### Video Transcript

A uniform plank of length 8.0
meters rests on a level surface with 1.2 meters of its lengths overhanging the end
of the surface, as shown in the diagram. The plank has a mass of 40.0
kilograms. What is the maximum mass that can
be supported at the overhanging end of the plank that maintains the equilibrium of
the plank?

Weβll call this maximum supportable
mass capital π. Weβre told in this statement that
the overall mass of the plank is 40.0 kilograms. We can depict this scenario as
hanging a mass of value capital π from the end of the overhanging plank. If this mass was heavy enough to
cause the plank to rotate, that rotation would happen at the point where the tableβs
edge is. So, that is effectively our axis of
rotation. And we want to calculate the
torques acting on the plank with respect to that point.

In addition to the torque created
by our hanging mass, there is also a torque created by the mass of the plank
itself. That torque is equal to the force
of gravity acting on the plank equal to π sub π times π multiplied by the
distance between the center of mass of the plank and our fulcrum point. We know that the condition of our
mass capital π is that it be the largest mass possible without upsetting the
plankβs equilibrium. This means we can set the magnitude
of the torque created by the mass capital π equal to the magnitude of the torque
created by the plank under its own weight.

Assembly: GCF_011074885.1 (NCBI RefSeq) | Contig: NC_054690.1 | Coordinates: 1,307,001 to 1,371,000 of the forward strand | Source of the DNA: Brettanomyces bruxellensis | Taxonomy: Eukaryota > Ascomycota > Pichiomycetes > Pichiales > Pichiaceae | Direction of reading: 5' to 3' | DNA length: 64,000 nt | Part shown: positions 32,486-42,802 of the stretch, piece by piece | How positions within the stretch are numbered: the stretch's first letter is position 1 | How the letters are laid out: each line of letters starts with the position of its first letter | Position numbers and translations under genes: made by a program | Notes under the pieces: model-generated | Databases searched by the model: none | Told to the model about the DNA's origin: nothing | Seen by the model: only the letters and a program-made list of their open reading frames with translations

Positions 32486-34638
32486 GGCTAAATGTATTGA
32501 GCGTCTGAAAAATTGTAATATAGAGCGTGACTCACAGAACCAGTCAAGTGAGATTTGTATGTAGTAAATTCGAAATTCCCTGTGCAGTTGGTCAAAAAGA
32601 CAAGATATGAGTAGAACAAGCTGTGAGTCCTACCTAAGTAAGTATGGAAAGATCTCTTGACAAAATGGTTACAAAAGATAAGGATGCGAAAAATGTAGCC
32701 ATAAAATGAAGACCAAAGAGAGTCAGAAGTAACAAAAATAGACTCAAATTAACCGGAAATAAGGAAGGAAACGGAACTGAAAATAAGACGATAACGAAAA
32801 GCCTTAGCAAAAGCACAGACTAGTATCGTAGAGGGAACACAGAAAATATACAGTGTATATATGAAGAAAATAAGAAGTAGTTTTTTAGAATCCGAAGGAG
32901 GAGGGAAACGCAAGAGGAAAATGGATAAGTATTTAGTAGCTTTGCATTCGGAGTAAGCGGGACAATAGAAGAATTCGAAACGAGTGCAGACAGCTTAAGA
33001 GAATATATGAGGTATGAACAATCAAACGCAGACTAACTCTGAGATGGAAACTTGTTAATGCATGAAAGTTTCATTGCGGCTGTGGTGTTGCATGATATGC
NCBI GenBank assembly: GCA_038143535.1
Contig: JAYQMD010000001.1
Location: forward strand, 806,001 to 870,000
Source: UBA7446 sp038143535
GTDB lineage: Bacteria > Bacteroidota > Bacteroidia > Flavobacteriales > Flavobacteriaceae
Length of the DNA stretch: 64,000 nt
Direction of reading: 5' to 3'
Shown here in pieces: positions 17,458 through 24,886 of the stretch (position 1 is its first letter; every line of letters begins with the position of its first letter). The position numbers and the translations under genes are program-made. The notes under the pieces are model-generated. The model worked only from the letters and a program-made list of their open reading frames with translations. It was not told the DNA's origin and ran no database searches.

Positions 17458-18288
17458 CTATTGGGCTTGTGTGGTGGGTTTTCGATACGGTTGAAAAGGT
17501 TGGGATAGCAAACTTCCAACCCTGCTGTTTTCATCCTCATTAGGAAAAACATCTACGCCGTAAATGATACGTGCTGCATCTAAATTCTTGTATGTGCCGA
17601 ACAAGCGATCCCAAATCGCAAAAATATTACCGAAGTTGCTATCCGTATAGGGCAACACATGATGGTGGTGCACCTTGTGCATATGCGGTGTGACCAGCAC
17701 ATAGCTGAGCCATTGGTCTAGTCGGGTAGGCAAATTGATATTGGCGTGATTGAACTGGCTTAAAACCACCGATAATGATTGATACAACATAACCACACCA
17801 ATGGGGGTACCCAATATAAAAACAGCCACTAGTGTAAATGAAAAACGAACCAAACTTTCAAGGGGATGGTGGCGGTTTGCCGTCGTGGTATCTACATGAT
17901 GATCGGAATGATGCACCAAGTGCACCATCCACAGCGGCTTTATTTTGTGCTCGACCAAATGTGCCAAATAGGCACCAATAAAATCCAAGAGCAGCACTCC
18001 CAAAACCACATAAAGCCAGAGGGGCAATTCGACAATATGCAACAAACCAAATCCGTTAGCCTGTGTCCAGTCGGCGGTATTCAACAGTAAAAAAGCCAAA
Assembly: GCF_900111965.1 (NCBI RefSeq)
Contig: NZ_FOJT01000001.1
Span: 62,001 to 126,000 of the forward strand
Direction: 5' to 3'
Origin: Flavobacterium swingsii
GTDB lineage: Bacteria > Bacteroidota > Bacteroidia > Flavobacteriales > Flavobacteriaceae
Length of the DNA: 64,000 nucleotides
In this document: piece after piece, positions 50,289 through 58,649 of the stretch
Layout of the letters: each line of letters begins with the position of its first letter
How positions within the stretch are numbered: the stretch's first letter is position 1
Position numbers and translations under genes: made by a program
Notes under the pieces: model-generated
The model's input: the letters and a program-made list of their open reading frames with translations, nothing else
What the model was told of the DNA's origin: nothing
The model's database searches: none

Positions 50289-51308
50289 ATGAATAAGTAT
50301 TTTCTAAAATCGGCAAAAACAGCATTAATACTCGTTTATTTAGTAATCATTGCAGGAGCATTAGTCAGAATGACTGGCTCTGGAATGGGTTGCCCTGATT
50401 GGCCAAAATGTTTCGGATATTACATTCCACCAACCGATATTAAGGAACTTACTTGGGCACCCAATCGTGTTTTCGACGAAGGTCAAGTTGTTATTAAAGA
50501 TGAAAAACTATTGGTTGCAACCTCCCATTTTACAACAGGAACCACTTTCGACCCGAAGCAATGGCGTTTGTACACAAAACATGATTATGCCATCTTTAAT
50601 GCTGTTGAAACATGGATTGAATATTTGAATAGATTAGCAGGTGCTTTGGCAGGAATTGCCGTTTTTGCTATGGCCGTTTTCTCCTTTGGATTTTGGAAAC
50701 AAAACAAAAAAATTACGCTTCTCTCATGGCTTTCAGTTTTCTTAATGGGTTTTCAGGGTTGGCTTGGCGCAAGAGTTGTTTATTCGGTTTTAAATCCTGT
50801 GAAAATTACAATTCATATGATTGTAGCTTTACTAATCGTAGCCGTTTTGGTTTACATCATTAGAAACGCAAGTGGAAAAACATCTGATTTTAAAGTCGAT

Recalling that torque magnitude is
equal to force magnitude times the distance magnitude times the sine of the angle
between these vectors. And recognizing that in our case,
π is always 90 degrees. Since the forces being exerted are
always perpendicular to the lever arm directions, we can write that capital π times
π times 1.2 meters, the distance from the axis of rotation to the point where the
force of capital π is applied, is equal to the mass of the plank times π times
π.

And we see that the acceleration
due to gravity cancels from both sides. We can solve for π by knowing the
overall length of the plank as well as the length of the plank on the surface. Based on our diagram, π is equal
to 6.8 meters minus 40.0 meters, or 2.8 meters. Now that we know π and since weβre
given the mass of the plank π sub π, we can rearrange and solve for capital
π.

Capital π is equal to π sub π
times 2.8 meters divided by 1.2 meters. Plugging in for π sub π 40.0
kilograms, when we calculate capital π to two significant figures, we find itβs 93
kilograms. Thatβs the maximum amount of mass
we can hang from the end of the plank and still maintain its equilibrium.